Faculty Emeritus, Graphic Design
School of Art & Design
San Diego State University
Throughout our country’s history coffins, caskets, and more recently alternative containers have been invented or perfected by anonymous contributors working in the factories that manufacture them. These wood and metal boxes that have become the standard for American burial are being called into question due to changing attitudes towards death and the shift from indifference to action on the part of some contemporary designers.
This research tracks the journey of a corpse from site of death to burial, through the containers it may inhabit. First, I examine containers that are designed to contain, enclose, and preserve as much as possible the corpse, including historical examples gleaned from nineteenth century advertisements. Starting with body bags as a means of transporting cadavers from the place of death to the burial container in which the body will be either buried or cremated, next I consider the evolution from eight-sided English coffin to four-sided American casket; the desire to preserve the body and methods to achieve preservation; the introduction of gasket mechanisms for sealing bodies in metal caskets to protect them from the elements; standardization of design, materials, and casket dimensions, including oversized caskets for bodies that don’t fit the established standards.
The second part of my research considers an alternative route for the corpse, in which it is not preserved but rather encouraged to decay and decompose. This section encompasses Green 2 burial, the rise of Green cemeteries and memorial preserves, sustainable materials and biodegradable burial containers, shrouds, and unassembled casket kits. It also introduces the work of several young designers who are stretching the boundaries of death by reimagining burial practices and reconfiguring burial containers through the use of biodegradable materials and sustainable technologies.
Assistant Professor, Visual Communication Design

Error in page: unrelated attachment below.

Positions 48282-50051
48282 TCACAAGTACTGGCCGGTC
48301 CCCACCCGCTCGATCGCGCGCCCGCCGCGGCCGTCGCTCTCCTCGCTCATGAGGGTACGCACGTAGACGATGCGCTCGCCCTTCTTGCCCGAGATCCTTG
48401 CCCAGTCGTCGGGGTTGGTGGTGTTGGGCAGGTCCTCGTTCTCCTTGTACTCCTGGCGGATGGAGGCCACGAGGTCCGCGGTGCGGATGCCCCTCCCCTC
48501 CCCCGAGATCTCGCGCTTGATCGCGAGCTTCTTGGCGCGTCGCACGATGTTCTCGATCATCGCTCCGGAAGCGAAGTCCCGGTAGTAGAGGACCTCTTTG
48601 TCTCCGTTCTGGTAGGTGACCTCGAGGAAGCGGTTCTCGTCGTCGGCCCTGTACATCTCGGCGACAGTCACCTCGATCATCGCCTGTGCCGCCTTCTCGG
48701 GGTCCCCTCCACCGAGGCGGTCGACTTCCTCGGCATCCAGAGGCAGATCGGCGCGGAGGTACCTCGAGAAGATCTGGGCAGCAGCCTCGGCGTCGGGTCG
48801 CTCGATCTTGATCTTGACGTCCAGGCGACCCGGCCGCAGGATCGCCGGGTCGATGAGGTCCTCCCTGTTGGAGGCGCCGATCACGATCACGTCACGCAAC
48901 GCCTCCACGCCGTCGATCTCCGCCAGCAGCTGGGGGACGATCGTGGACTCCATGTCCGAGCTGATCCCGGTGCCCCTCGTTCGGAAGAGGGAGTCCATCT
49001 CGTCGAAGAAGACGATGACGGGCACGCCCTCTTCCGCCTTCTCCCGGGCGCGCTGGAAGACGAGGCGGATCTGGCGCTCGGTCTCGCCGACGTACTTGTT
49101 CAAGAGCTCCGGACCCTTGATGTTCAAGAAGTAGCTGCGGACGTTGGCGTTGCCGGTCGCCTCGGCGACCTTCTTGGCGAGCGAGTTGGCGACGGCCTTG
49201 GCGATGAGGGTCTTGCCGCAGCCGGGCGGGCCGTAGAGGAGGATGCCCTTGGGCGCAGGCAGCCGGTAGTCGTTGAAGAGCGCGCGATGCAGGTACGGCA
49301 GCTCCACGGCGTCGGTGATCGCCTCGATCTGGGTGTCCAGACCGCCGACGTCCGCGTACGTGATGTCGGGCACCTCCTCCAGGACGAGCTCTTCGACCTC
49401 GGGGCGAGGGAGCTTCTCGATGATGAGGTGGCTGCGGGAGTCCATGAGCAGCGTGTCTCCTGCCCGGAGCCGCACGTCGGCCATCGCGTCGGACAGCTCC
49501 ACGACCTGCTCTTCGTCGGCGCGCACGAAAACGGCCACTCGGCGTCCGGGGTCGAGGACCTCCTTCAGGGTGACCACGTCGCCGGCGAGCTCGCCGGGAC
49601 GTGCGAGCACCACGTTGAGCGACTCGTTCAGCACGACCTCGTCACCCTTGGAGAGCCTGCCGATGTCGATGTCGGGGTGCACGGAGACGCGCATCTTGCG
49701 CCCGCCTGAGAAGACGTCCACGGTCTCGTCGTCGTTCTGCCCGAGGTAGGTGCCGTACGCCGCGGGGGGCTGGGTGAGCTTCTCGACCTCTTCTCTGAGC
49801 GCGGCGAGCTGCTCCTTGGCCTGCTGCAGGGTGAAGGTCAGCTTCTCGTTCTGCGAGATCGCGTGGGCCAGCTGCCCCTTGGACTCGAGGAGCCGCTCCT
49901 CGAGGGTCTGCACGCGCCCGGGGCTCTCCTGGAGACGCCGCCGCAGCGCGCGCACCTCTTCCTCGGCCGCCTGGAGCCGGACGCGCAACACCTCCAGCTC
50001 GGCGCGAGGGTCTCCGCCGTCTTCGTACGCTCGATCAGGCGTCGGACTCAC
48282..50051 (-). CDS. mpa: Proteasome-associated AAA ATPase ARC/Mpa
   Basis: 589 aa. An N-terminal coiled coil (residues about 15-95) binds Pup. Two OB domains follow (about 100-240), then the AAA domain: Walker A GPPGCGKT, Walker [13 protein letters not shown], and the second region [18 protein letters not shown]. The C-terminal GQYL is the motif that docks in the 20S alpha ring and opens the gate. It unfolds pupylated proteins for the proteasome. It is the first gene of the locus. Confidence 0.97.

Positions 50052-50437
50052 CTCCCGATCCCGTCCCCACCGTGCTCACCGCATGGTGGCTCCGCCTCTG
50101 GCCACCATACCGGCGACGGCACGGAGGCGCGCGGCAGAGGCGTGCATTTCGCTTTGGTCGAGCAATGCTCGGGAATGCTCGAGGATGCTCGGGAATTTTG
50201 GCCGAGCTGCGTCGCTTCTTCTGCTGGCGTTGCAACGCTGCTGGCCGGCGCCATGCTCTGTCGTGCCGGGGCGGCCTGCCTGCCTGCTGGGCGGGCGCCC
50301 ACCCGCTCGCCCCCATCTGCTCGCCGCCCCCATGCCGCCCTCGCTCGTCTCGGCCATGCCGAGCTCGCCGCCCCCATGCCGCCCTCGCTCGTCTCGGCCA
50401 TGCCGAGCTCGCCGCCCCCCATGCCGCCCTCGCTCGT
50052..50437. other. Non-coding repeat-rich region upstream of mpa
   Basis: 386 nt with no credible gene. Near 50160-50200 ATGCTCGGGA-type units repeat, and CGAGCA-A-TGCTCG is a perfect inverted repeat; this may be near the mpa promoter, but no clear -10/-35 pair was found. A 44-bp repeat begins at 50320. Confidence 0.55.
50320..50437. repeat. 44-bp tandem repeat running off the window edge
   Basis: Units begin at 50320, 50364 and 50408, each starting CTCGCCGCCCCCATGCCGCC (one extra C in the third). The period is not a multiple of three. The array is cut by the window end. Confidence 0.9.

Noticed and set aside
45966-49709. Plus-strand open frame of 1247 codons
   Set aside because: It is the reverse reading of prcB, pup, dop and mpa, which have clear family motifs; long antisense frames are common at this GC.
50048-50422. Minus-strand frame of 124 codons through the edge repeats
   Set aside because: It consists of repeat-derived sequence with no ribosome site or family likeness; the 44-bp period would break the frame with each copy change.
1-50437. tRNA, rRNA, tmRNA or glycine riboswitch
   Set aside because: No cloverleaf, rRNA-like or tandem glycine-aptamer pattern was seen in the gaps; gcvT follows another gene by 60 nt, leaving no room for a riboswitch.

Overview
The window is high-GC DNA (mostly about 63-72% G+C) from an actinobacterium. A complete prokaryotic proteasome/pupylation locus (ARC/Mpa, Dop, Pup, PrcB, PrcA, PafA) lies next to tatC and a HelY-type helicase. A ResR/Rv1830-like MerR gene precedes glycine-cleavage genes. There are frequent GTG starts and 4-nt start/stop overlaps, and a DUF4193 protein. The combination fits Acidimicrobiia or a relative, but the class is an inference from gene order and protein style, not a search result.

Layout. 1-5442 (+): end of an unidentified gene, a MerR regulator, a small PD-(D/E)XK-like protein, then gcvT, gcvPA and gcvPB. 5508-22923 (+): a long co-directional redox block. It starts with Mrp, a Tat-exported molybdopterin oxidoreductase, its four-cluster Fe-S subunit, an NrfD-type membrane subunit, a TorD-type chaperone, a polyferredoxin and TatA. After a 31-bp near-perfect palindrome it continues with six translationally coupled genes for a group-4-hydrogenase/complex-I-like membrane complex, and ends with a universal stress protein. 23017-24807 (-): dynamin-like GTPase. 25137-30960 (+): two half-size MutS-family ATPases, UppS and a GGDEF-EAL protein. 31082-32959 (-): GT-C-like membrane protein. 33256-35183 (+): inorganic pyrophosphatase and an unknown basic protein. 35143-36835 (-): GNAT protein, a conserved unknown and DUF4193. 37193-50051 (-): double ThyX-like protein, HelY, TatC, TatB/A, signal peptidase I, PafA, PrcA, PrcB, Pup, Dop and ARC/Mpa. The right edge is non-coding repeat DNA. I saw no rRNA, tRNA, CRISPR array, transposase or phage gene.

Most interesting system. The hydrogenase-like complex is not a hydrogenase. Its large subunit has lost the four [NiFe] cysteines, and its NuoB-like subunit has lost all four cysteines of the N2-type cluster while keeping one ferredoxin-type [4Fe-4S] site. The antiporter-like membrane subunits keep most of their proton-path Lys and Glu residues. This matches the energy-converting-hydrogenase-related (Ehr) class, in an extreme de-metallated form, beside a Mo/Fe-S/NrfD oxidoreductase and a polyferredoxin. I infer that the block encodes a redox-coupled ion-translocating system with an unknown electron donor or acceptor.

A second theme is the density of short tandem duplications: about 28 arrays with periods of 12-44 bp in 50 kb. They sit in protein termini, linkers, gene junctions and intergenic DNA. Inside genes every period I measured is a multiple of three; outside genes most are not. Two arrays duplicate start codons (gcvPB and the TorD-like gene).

Hartford Art School, University of Hartford
Designing for wellness has extended further beyond the creation of care products to the design of processes and experiences involving patients as learners and users. Visually compelling and meaningful systems of artifacts are part of the “wicked solutions” at the intersection between design and health.
The past decade has seen a radical revolution in the amount and variety of design products and systems addressing life-improving humanitarian issues and showcasing the transformational implementation of design as a change agent. Visual communication design education still struggles to transcend the conversation about effectively implementing and facilitating design curricula that could help trigger and sustain positive social and cultural change while balancing the need for portfolio-driven outcomes.
Approximately 3–11 million amputees worldwide are in need of a prosthesis, most are located in the poorest countries, where physical therapists are seldom available to teach patients how to use their artificial limbs. “Prosthetic Training Across Borders” (PTAB) is an ongoing transdisciplinary research initiative between Design and Physical Therapy departments at [University] and nonprofit humanitarian organization LIMBS International. Faculty leading teams of undergraduate and graduate students collaboratively co-created prosthetics training materials for above-knee amputee patients in developing countries.
Through the use of simple illustrations to overcome literacy limitations, these educational materials facilitate the communication process for local clinicians so they can effectively educate their patients about rehabilitation protocols and regain mobility. By following simple, concise instructions in posters, brochures, and manuals, amputees are able to perform various training activities and avoid inefficient gait patterns. After testing of prototypes in Peru, Ghana and Kenya, the materials are being translated for cultural adaptation to the 32 clinics in Latin America, India and Africa. PTAB initiative not only has transformed the lives of patients, but also shows a practical way in which the intersection between design and health matters.